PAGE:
Root Canal Treatment
What is a root canal?
A root canal is a dental procedure that is intended to relieve symptoms and extend the functional life of a tooth.
Inside of your tooth, beneath the external enamel and an internal hard layer called dentin, is a collection of soft tissues often referred to as “pulp tissue.” The dental “pulp” is a combination of blood vessels, nerves and connective tissues that initially develops the surrounding hard tooth structure. A fully developed tooth can survive without the pulp because the tooth continues to receive nourishment from the surrounding periodontal tissues.
Root canal therapy is very similar to a routine filling in which local anesthesia is used and treatment may be completed in one or two appointments depending on the condition of your tooth and your personal circumstances. If your tooth is not amenable to endodontic treatment or the chance for long term success is unfavorable, you will be informed at the time of consultation or when such observation becomes evident during or after treatment.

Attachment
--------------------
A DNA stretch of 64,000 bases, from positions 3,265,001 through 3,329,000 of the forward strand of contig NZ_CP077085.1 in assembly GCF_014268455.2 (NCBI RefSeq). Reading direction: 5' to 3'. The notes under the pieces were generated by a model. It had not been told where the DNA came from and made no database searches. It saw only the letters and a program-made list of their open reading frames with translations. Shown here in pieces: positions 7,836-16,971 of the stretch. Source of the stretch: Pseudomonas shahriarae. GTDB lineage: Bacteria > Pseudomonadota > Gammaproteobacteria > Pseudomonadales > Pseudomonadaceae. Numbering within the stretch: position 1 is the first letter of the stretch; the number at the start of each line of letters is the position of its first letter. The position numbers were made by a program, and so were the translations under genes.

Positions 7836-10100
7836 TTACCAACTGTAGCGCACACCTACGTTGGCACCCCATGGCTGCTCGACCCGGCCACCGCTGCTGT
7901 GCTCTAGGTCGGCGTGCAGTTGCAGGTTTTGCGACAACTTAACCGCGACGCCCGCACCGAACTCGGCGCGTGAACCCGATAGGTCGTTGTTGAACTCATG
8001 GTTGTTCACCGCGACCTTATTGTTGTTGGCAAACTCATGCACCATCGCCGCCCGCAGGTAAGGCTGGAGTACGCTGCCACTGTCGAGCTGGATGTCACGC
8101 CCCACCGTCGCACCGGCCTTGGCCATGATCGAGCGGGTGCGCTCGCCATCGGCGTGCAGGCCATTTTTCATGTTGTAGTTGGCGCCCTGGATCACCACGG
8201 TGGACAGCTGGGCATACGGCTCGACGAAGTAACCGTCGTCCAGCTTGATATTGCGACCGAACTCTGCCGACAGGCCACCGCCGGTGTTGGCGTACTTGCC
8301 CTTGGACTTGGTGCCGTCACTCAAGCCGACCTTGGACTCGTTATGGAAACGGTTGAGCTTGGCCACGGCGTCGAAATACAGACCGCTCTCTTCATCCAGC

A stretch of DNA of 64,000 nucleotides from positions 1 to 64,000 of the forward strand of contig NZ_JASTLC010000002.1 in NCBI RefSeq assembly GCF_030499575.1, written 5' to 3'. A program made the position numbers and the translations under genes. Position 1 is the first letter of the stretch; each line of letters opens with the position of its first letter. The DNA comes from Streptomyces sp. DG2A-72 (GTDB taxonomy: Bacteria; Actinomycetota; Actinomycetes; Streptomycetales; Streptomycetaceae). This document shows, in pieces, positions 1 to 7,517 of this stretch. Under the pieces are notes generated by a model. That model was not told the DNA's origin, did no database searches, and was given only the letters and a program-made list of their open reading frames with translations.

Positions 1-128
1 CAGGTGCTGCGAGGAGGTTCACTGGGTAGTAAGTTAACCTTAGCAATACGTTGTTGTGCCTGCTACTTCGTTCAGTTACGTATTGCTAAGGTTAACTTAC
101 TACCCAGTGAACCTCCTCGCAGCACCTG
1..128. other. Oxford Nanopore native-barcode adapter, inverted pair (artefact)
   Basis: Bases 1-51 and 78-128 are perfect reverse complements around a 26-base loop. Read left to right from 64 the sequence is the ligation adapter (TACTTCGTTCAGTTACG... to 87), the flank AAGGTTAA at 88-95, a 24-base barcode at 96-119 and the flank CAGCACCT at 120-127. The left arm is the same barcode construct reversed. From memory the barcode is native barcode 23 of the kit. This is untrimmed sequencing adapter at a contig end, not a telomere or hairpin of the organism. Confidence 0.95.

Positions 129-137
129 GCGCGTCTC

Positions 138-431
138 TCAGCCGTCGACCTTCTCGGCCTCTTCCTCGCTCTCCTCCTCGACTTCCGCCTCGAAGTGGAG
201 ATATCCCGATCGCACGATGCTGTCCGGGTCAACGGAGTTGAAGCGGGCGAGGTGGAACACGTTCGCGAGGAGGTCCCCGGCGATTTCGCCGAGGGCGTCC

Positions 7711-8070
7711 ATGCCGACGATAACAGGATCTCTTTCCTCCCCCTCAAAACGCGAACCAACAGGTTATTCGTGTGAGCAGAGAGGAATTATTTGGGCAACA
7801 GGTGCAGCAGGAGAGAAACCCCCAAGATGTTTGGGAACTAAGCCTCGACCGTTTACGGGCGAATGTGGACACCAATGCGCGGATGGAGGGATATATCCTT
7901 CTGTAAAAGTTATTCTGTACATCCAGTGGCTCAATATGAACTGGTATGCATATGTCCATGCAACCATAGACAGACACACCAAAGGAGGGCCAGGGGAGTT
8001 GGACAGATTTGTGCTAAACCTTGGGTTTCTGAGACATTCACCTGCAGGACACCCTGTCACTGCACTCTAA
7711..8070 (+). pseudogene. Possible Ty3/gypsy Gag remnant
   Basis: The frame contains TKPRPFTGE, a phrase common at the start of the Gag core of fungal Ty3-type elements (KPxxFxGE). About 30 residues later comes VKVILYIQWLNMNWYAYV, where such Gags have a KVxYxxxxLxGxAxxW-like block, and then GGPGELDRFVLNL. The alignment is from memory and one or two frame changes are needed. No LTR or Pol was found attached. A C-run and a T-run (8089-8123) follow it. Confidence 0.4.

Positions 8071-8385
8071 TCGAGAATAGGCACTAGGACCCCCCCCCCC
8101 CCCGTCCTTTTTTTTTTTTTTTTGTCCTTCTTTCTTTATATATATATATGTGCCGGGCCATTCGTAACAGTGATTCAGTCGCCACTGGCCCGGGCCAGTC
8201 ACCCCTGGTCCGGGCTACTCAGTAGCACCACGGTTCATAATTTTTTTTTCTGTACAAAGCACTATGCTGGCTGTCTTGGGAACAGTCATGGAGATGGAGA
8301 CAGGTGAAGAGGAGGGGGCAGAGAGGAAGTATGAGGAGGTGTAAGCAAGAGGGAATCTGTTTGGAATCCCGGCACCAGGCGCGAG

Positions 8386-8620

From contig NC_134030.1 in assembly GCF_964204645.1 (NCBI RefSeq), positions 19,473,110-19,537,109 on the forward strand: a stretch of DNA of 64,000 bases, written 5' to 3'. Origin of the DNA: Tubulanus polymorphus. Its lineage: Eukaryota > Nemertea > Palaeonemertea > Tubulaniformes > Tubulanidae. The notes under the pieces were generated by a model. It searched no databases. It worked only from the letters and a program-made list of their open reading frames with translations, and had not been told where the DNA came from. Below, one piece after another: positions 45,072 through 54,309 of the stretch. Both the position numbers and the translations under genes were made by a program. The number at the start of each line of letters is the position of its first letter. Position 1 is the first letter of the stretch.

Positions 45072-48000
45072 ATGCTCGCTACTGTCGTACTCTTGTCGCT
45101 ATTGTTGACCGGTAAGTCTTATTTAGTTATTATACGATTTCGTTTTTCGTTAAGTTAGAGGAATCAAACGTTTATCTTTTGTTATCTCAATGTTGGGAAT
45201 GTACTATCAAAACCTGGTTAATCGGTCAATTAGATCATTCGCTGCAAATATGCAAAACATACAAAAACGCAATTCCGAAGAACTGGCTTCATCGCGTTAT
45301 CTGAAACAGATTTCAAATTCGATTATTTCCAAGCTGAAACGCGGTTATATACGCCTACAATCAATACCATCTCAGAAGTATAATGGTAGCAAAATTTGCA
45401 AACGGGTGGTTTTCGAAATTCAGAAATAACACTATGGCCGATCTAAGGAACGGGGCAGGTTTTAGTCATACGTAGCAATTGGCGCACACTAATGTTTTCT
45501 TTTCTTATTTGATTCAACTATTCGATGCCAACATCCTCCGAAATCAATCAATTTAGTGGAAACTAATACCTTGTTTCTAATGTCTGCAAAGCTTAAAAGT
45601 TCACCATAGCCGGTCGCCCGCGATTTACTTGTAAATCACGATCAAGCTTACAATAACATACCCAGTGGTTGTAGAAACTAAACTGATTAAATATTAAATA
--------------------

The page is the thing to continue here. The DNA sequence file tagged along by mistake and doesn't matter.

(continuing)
What happens after treatment?
You may choose to follow Dr. Angell’s guidelines as described in written post-operative instructions. When your root canal therapy has been completed, a “final report” regarding your treatment, including digital radiographs (“x-rays”), will be sent to your general dentist or referral source. If a “temporary” restoration has been placed by Dr. Angell, you should contact your general dentist’s office for replacement of the “temporary” restoration with bonded permanent restorative materials within a few weeks (not more than 4 or 5 weeks) following completion of endodontic treatment in our office. Your general dentist will make the decision regarding what type of restoration is necessary to protect your tooth. It is not common for endodontic patients to experience complications after routine endodontic treatment.